That's the basic idea, but then I've got a lot of other accouterments I'm hanging on it. For example, every playbook has six unique moves, one for each Label. When you are at +1 in a particular Label, you'll get access to that move automatically, but you'll lose access if you drop below +1 in that Label. As you advance, you'll gain the opportunity to permanently unlock those moves. Other advancement opportunities include the ability to add +1 to a Label -- no, you can't be guaranteed that it will stay higher, but it means that on the whole, your Labels ecosystem will add up to one point higher than before. I think of that as having developed a stronger sense of self on the whole -- you're still figuring out who you are, but you're growing in the sense that you are somebody. Another advancement opportunity is the ability to lock your Labels in place at the time you take the advance, to solidify your self-image. You can lock your Hero in at a +3, for instance, ensuring that no one can tell you that you aren't a Hero anymore -- you know that you are. Or, you could lock your Hero in when it's a -3 -- you're not a Hero, and you never will be, no matter what they tell you.


Tell me a little about the Paragons. How do they work and how do they help shape the game?

Paragons in Masks are folks like Magneto and Xavier. They are NPCs, the big, most important highlighted people in the world of these young Masks. They might be anything from teachers to idols to feared criminals to hated enemies, but one way or another they are critically important to shaping the world that the Masks live in.

At the start of play, you'll create three Paragons as a group. Each Paragon embodies one Label, denies another Label, and has a particular type. For example, you might wind up with a Paragon who embodies Radical (he thinks he knows how to change the world, himself), denies Danger (he would never harm anyone if he can possibly avoid it), and be of the Teacher type (with the move: Highlight inexperience). The exact details would be up to your group to fill in, with the GM asking questions about the Paragon until you all have a clear idea of that character. In this case, that Paragon might be Professor Charles Xavier.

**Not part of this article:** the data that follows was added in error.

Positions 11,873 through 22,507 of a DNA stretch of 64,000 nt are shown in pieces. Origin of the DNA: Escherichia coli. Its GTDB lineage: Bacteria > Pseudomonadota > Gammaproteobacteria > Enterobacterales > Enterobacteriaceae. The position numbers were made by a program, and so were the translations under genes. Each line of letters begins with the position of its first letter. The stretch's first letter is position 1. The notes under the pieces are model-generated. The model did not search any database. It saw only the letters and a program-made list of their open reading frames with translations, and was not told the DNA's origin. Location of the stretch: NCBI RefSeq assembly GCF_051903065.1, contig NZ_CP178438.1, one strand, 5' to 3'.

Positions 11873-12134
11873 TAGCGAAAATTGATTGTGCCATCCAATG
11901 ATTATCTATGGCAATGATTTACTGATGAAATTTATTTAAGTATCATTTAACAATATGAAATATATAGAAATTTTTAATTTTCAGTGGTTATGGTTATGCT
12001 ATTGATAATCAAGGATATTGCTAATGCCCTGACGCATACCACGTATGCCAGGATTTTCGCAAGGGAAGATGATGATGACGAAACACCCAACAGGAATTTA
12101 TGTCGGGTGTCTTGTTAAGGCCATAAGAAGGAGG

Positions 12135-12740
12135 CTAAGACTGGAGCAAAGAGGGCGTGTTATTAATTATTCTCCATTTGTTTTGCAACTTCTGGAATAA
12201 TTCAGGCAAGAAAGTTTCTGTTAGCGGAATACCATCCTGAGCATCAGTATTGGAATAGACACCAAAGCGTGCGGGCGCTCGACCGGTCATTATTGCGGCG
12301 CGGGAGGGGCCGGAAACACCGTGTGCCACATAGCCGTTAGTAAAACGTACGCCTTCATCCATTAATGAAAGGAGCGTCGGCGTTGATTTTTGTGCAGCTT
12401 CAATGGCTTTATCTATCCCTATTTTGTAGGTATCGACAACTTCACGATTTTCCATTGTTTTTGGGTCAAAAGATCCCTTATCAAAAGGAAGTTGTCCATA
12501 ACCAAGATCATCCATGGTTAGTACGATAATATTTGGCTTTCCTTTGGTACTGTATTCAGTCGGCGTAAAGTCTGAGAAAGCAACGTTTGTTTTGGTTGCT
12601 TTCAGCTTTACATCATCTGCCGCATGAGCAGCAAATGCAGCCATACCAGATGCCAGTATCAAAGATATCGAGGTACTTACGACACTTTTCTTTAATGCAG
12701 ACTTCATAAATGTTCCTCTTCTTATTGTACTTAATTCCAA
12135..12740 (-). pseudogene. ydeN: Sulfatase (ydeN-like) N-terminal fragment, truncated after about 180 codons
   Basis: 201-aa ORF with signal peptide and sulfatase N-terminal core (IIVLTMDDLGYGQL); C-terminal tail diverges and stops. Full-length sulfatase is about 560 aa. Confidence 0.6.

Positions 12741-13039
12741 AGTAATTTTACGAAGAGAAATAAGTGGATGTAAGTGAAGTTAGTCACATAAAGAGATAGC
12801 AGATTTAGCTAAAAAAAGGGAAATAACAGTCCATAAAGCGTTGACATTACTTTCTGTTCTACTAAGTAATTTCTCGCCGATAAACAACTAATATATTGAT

After making the three Paragons, each Mask picks one to label as the most important to them. The idea here is to have the Masks with strong feelings already toward the iconic characters in their setting, the way that Young Justice characters like Robin, Artemis, and Superboy have strong feelings about Batman, Sportsmaster, and Superman. Or the way that the young X-Men have strong feelings about either Xavier or Magneto. The Paragons would then give the GM the equivalent of Fronts for Masks, as well as giving the GM a means by which to actually affect the Masks' Labels -- if you deeply care what Xavier thinks and then Xavier tells you you aren't ready to go out there and fight to save lives, you can rest assured it's going to affect your Labels.

The Paragons are there to be pillars, to be the major forces that you can deny, or accept, or join with, or run from. If young people define themselves in contrast to or similarity with the important people in their lives, then Paragons are those important people.


What is the biggest change, tonally, from other Powered by the Apocalypse games and Masks?

Tough question! I don't think that, tonally speaking, the Powered by the Apocalypse games can be easily lumped together. If I had to answer on the whole, the biggest thing I'd call out is the difference in one of the fundamental principles for Masks. While I still see Masks as a "Play to find out" kind of game, I also keep rephrasing it in my head as "Play to find out who the Masks are". Less of a focus on events and actions, per se -- more of a focus on identity and personality. To answer a bit better though, I need to call out some of those games individually.

Monsterhearts is a wonderful game about being a teenager where adolescence is depicted through the lens of being a monster, and it pretty much says whatever I could think to say about adolescence from that perspective. Masks is about being a teenager or a young adult, but with much more focus on figuring out who the heck you are and how the voices of everybody around you can affect you. So beyond just the obvious horror versus superhero fiction difference, I see the difference being between your internal struggle with yourself and with control and understanding and growing up, and your external struggle to hear what other people are telling you about yourself and internalize that helpfully and healthily, without losing yourself to other people's opinions. Or something.